Reviews on German food in Moritzburg, Saxony, Germany including Forsthaus, Gasthof Barwalde, Adams Gasthof, Gasthof Goldne Brezel, Spitzhaus, Gasthaus Zum Dreispitz, Moritzburger Schlossrestaurant, Churfuerstliche Waldschaenke, Schloss-Teichhaus, Zum Auer
Things to do in Moritzburg
4 based on 15 reviews
Die GaststÃ¤tte befindet sich gut erreichbar an einer historischen StraÃenkreuzung unweit von Moritzburg und bietet sich insoweit fÃ¼r eine Einkehr sehr gut an, wenn man nicht in unmittelbarer NÃ¤he des Schlosses essen mÃ¶chte und es etwas urspÃ¼nglicher mag. Die Einrichtung ist sehr gemÃ¼tlich, man fÃ¼hlt sich in der Tat um Jahrzehnte zurÃ¼ckversetzt. Es gibt auch einen schÃ¶nen Gastgarten mit SpielmÃ¶glichkeiten fÃ¼r Kinder.Die Speisekarte hÃ¤lt eine groÃe Auswahl wirklich schmackhafter Speisen deutscher Hausmannskost bereit, es finden sich auch traditionelle Gerichte. Wir hatten u.a. gepÃ¶kelte Zunge, Kohlroulade, hausgemachte SÃ¼lze mit Bratkartoffeln und Kassler mit Kartoffeln und Sauerkraut. Es werden auch Fisch- und Wildgerichte angeboten. Die Bedienung ist ausgesprochen freundlich, es werden auch SonderwÃ¼nsche gerne erfÃ¼llt. Preislich und von der PortionsgrÃ¶Ãe liegt der "Auer" im Mittelfeld. Durchaus positiv fanden wir, dass Pommes keine Standardbeilage sind. Es gibt vortreffliche Salzkartoffeln mit zerlassener Butter, KlÃ¶Ãe und Bratkartoffeln. Wir mussten trotz Sonntagsmittagsbetrieb nicht lange warten. Es scheint eine grÃ¶Ãere Anzahl von StammgÃ¤sten zu geben, die aus der nÃ¤heren Umgebung hier essen.Gute ParkmÃ¶glichkeiten.Wir kommen gerne wieder.
Der Ober war zwar nett wirkte aber irgendwie hilflos. Leider war er unaufmerksam und redete drinnen lieber mit der Wirtin. DarÃ¼ber vergaÃ er dann unsere GetrÃ¤nke, so dass diese aufgrund unserer Nachfrage erst nach dem Essen eintrafen. Das Tagesangebot war âsÃ¤chsisches Bratenbrotâ fÃ¼r 10,20 Euro. Das bestand aus einer Scheibe Graubrot mit zwei Scheiben Schweinebraten in einer undefinierbaren SoÃe, die sehr nach angedickter TÃ¼tensosse schmeckte, schwimmend. Dazu eine kleine GewÃ¼rzgurke und ein SchÃ¤lchen Meerrettich. Bizarre Zusammenstellung und nicht wirklich schmackhaft. Ferner bestellten wir eine Soljanka, die geschmacklich in Ordnung war. Als wir nach etwas Brot fragten, stutze der Ober kurz und brachte dann eine Scheibe Graubrot. Dieses fanden wir dann fÃ¼r 1 Euro auf der Rechnung wieder. In fast allen Restaurants, die wir in Europa kennen, ist Brot als Zugabe zu einer Suppe selbstverstÃ¤ndlich gratis. Fazit: Essen mÃ¤Ãig, Preise Ã¼berhÃ¶ht.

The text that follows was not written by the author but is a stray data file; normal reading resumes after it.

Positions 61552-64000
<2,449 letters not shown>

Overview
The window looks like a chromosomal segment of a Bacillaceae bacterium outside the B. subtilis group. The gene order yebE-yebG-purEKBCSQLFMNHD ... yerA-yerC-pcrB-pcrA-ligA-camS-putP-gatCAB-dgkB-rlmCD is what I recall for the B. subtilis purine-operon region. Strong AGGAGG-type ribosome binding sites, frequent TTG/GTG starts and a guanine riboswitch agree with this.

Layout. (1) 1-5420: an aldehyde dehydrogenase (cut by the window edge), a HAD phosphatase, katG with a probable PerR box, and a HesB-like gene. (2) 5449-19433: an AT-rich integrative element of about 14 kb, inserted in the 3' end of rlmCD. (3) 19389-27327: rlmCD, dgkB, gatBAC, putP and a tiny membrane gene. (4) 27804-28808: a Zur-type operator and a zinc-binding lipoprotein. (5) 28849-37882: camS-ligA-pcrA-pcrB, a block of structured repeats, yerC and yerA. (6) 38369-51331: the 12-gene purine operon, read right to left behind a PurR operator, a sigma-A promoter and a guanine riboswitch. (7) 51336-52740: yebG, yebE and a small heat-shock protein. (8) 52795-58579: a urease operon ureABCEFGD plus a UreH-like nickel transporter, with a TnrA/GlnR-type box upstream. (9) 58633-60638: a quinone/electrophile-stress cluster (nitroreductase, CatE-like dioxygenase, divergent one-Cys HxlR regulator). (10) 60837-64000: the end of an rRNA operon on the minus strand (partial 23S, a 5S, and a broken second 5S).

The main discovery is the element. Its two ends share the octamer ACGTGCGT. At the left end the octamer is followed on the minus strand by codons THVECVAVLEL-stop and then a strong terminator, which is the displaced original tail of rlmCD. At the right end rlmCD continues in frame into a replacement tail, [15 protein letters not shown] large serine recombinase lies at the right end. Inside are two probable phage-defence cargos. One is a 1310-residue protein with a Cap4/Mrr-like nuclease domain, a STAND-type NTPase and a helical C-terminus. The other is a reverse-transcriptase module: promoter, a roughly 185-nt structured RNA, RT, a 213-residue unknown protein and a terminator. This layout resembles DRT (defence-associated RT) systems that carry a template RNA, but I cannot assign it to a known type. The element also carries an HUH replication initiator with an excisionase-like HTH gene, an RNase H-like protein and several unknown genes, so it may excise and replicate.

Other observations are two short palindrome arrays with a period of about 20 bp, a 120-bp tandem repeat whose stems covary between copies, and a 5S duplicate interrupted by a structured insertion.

4 based on 23 reviews
We visited this restaurant on 1st of January for dinner. Staff at the reception and restaurant was friendly, food was really delicious. Prices slightly higher. Very good option for dinner after visiting fabulous Moritzburg castle.
3 based on 46 reviews
We put the crown on the table. Hospitality in a dreamlike setting and dishes that combine tradition and worldliness, served in a place with a special history. With passionate cuisine in a charming ambience, you will experience a wonderful combination of p
Nice experience if you are visiting the Moritzburg Castle. Location is superb, and the food at a high level. Service though, is really not what you should expect. Seriously understaffed in the tourist season. It ruins the experience.
4 based on 40 reviews
We have been here twice and both times were impressed with the welcoming atmosphere, friendly service and warming food. We all enjoyed our meals fish soljanke and Venison goulash were my favourites. We were with children and there was a high chair.
4 based on 267 reviews
TheSpitzhaus restaurant was a 10 minute drive from our vacation apartment in the Wilder Mann neighborhood of Dresden and was recommended by friends-of-friends. We were glad we had the navigation system to aid us in getting there - the restaurant is in a rather out-of-the-way location. The service was slow, but friendly (in helping us translate the menu) and accommodating (in preparing a dish that was no longer on the menu). My salmon, my son's schnitzel, and our friend's mushroom dish were all good.The view was beautiful! A lovely place to spend a summer's evening.